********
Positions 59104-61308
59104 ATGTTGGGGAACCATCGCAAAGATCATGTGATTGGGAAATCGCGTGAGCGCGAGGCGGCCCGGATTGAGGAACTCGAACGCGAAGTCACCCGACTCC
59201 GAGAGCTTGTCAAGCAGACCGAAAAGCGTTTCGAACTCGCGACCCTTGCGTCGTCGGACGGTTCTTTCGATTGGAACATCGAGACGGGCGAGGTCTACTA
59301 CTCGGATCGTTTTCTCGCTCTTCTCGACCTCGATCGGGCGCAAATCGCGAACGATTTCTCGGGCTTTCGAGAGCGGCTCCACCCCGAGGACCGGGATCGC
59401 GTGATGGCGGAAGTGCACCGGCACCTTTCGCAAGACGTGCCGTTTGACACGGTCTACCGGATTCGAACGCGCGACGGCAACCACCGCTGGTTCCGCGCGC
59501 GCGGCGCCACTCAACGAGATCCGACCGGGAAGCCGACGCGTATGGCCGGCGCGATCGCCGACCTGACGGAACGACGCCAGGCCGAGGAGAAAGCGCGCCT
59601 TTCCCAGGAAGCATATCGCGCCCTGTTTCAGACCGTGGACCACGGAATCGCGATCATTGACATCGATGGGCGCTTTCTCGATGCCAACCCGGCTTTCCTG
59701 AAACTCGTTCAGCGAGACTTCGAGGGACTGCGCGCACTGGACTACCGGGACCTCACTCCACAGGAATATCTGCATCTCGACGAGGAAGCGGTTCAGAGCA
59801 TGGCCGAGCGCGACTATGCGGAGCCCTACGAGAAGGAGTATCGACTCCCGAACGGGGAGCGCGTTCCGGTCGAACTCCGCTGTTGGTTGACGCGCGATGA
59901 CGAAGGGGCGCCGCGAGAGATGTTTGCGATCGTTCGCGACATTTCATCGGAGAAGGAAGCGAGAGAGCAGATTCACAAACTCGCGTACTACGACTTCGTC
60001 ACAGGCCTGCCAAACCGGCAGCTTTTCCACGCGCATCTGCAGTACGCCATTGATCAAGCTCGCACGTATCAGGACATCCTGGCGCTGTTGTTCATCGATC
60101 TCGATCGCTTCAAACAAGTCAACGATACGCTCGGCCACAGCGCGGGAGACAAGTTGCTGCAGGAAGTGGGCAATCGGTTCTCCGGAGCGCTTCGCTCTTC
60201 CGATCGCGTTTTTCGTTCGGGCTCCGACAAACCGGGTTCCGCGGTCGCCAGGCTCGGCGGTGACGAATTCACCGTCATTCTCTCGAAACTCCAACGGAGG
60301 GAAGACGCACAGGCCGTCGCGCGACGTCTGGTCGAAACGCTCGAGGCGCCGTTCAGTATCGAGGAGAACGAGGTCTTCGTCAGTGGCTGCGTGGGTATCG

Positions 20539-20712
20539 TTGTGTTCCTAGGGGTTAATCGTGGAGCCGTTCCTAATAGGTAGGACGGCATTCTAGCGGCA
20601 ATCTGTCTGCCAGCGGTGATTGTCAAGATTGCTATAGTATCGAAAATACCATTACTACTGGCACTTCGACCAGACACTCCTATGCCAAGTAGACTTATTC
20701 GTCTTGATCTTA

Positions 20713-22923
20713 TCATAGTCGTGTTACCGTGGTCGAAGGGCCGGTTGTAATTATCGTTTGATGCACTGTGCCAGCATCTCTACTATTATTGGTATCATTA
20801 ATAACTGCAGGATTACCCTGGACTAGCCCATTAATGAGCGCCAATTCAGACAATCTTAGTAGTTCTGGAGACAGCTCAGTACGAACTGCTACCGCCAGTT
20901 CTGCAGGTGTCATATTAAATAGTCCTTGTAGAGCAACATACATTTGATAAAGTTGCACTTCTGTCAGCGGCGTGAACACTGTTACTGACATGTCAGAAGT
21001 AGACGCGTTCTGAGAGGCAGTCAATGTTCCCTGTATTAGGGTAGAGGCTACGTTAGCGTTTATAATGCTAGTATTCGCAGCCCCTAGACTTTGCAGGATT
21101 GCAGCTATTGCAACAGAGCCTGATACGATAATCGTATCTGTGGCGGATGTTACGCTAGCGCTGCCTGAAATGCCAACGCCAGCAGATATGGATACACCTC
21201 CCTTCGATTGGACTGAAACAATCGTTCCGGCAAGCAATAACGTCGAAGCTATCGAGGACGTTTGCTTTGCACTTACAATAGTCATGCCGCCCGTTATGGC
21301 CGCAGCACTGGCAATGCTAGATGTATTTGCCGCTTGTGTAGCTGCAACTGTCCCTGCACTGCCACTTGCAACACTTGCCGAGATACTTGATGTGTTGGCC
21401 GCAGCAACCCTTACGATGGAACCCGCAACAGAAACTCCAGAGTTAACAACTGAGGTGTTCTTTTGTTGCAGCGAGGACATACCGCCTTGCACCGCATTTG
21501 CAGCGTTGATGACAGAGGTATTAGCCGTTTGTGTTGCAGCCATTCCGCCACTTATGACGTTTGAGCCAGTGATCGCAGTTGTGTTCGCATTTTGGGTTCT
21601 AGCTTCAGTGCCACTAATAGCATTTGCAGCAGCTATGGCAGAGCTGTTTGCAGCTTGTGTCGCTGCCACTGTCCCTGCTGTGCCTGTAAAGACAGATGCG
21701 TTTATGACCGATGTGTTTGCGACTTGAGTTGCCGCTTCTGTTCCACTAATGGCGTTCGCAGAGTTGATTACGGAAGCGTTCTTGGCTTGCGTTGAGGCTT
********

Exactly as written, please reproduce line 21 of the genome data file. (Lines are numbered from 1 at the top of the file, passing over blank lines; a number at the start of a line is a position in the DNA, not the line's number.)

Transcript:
20801 ATAACTGCAGGATTACCCTGGACTAGCCCATTAATGAGCGCCAATTCAGACAATCTTAGTAGTTCTGGAGACAGCTCAGTACGAACTGCTACCGCCAGTT